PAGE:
By Dr. Victor S. Sierpina
Men, there is now a simple medical biomarker at-home test for you called CYCYP.
Look straight down and see if you can see your … mmm, anatomy. If not, likely you are suffering from visceral or belly fat, or maybe you have a vision problem.
For many years, we guys have thought of the obesity issue as something that mainly troubled the fairer sex.
It seems it has always been culturally appropriate for the ladies to be concerned about their shapely figures and how to stay attractive for us guys.
We men rarely, if ever, seem to be concerned or even discuss such matters outside of the gym.
However, the surprising news is that obesity or overweight rates for men are at 72 percent and rising, and for women it is 64 percent and stable.
Men also have a higher risk of cancer, diabetes and heart disease with a life expectancy of 76 years compared to 81 for women.
Obesity or overweight contribute to the burden of all these diseases in a major way. Lifestyle management is the primary therapeutic tool.
My colleague and friend, physician and chef Dr. John La Puma, has new book out called “Men Don’t Diet, Men ... Refuel.” John has long explored the ways health and nutrition are related.
A major theme of this book is that the overweight/obesity epidemic among men is in part attributable to declining testosterone levels.
This decrease is not just the kind related to normal aging. There has been a worldwide decline in testosterone levels among men of all ages.
One study indicated that there is a global “sperm crisis” with a decrease in sperm counts of 50 percent in the last 50 years.
A French study that showed a 33 percent decline in sperm counts among French men from 1989-2005.
I confirmed these facts with Dr. Randy Urban, UTMB’s Chair of Internal Medicine, an endocrinology specialist who has done extensive research on testosterone.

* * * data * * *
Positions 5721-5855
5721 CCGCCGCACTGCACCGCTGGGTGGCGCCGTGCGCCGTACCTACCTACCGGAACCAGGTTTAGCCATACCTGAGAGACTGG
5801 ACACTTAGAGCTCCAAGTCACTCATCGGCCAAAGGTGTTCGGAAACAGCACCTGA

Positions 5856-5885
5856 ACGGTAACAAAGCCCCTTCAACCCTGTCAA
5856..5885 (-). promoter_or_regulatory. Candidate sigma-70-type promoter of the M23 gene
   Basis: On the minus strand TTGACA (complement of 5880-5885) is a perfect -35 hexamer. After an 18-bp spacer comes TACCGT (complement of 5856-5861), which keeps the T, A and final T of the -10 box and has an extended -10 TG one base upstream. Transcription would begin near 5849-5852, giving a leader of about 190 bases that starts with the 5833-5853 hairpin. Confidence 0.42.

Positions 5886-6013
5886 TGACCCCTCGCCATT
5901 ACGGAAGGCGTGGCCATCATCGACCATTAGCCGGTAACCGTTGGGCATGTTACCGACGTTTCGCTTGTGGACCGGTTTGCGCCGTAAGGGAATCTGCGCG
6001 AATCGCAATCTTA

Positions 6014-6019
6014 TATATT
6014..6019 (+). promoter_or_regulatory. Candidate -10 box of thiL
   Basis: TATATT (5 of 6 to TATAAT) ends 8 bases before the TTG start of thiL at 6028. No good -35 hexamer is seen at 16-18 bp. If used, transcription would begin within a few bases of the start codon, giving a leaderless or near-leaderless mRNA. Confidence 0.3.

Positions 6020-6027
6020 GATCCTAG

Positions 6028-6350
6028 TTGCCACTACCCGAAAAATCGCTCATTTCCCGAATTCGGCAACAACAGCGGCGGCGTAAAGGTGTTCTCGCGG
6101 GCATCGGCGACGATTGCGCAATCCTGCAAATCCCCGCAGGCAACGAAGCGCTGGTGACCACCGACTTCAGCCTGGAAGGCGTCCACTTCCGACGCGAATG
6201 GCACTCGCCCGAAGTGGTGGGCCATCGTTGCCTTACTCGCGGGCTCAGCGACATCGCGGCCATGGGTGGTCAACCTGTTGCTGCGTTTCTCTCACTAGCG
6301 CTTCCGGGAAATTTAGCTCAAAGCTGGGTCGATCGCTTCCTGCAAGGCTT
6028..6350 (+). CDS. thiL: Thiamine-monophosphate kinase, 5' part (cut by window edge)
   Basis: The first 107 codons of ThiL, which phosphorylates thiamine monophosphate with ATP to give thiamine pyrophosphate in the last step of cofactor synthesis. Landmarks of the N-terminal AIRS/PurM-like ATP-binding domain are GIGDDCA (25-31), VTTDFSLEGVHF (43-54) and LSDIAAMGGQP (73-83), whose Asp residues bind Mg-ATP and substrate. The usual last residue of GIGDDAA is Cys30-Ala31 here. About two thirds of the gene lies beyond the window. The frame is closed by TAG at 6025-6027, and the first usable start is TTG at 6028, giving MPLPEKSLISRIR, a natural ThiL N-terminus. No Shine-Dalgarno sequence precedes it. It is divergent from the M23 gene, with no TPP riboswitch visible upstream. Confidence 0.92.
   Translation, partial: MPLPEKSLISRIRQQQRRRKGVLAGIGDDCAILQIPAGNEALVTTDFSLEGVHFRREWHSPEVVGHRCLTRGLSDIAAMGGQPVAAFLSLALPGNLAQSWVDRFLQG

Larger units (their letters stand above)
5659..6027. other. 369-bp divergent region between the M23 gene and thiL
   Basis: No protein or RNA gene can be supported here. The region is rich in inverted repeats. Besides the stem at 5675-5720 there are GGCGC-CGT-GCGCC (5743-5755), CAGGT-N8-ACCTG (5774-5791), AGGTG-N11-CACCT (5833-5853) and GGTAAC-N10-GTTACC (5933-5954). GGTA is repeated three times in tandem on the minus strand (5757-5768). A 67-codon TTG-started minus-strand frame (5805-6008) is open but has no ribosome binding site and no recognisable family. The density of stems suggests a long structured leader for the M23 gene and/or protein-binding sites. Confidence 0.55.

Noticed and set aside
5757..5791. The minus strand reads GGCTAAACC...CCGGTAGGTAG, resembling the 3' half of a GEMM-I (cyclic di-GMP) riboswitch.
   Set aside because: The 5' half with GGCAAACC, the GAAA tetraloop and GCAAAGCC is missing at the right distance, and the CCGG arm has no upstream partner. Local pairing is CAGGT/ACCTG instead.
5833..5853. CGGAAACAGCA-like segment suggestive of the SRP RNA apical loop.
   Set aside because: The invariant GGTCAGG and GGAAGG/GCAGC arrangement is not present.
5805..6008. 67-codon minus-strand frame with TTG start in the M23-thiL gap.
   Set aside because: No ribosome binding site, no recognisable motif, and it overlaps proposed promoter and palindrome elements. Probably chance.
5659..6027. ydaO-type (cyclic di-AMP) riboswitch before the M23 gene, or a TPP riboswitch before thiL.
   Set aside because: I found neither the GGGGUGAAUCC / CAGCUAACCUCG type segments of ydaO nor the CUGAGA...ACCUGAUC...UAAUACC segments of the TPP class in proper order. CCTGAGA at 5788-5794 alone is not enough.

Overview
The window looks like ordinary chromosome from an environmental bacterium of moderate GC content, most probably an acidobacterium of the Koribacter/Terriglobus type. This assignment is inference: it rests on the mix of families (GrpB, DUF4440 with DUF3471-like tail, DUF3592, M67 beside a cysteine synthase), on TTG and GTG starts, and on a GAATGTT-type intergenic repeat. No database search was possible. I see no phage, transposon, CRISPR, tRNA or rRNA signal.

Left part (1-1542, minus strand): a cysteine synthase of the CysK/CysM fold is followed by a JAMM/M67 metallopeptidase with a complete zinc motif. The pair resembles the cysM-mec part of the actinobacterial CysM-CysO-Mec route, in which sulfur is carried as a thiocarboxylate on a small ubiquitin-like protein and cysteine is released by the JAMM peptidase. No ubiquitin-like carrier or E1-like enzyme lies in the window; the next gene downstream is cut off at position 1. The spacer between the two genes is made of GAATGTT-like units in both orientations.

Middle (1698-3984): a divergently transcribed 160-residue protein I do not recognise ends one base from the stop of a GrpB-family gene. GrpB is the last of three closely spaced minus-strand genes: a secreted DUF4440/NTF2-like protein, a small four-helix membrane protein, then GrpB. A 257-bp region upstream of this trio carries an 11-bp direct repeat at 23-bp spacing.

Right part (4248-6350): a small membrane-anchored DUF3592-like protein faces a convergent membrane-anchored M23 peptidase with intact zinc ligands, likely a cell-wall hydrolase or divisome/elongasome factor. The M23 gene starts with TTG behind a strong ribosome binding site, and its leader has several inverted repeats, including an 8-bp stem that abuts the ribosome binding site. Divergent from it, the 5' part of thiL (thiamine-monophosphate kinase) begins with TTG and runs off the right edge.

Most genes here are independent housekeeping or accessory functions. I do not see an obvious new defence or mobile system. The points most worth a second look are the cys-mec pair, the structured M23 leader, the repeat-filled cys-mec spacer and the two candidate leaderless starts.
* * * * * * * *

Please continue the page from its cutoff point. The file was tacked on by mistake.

Both Drs. Urban and La Puma are concerned that this decline in testosterone, commonly nicknamed “T,” is a real thing and a significant health hazard.
It is likely is because of a number factors.
Weight gain and associated insulin resistance in itself contributes to hormonal changes, lowered testosterone, along with increased risks of diabetes, heart disease and cancer.
Visceral or belly fat is a factory of inflammatory chemicals and a cause of conversion of testosterone into estrogen, its female equivalent.
Or as La Puma asks, “Is your belly turning you into a girl?”
Also contributing to this problem are a broad array of environmental toxins, plasticizers, pesticide residues and drug metabolites that convert T into estrogen.
Many of these everyday chemicals are used in plastics, papers and beverage containers.
So what is a man to do if you failed the CYCYP test?
The replacement of testosterone has become increasingly popular, though it has a number of risks.
Talk to your doctor about this option and get tested if it is appropriate. A T level under 300 is generally considered low, and the man below this level may be a potential candidate for replacement therapy.
Alternatively, La Puma emphasizes a number of lifestyle changes. As a culinary and wine expert, he cheerfully offers recipes that hit the “reward” circuit in men’s brains. Some tips are:
1. Avoid plastics. Don’t microwave plastic food containers, try to avoid plastic food containers and bottles, or get phthalate-free and BPA-free containers.
2. Eat more crucifers. These vegetables help detoxify the body through improved liver activity and removal of estrogen. Crucifers include broccoli, cauliflower, Brussels sprouts, mustard greens and kale.
3. Eat more monounsaturated fats, as these help build T levels. These fats are from avocados, olives, olive oil, nuts and nut oils.
4. Cut carbs almost completely a couple times a week, to under 50 grams. This can help reduce insulin sensitivity, improve weight loss and reset your body’s hormonal system to resemble that of our cave men ancestors.
5. Use the 6-inch plate and the www.myplate.gov for a guide to portion size.
6. Squats, push-ups and jumping jacks accelerate burning visceral fat more than running.
So if you are an overweight or obese guy, you might get a copy of LaPuma’s book and try out some of the methods and recipes there. Your health and your family will thank you for it.
And ladies, if he isn’t interested, get him a copy anyway and prepare some new and healthy dishes for him. You will be increasing “T for two.”
Dr. Victor S. Sierpina is the WD and Laura Nell Nicholson Family Professor of Integrative Medicine and Professor of Family Medicine at UTMB.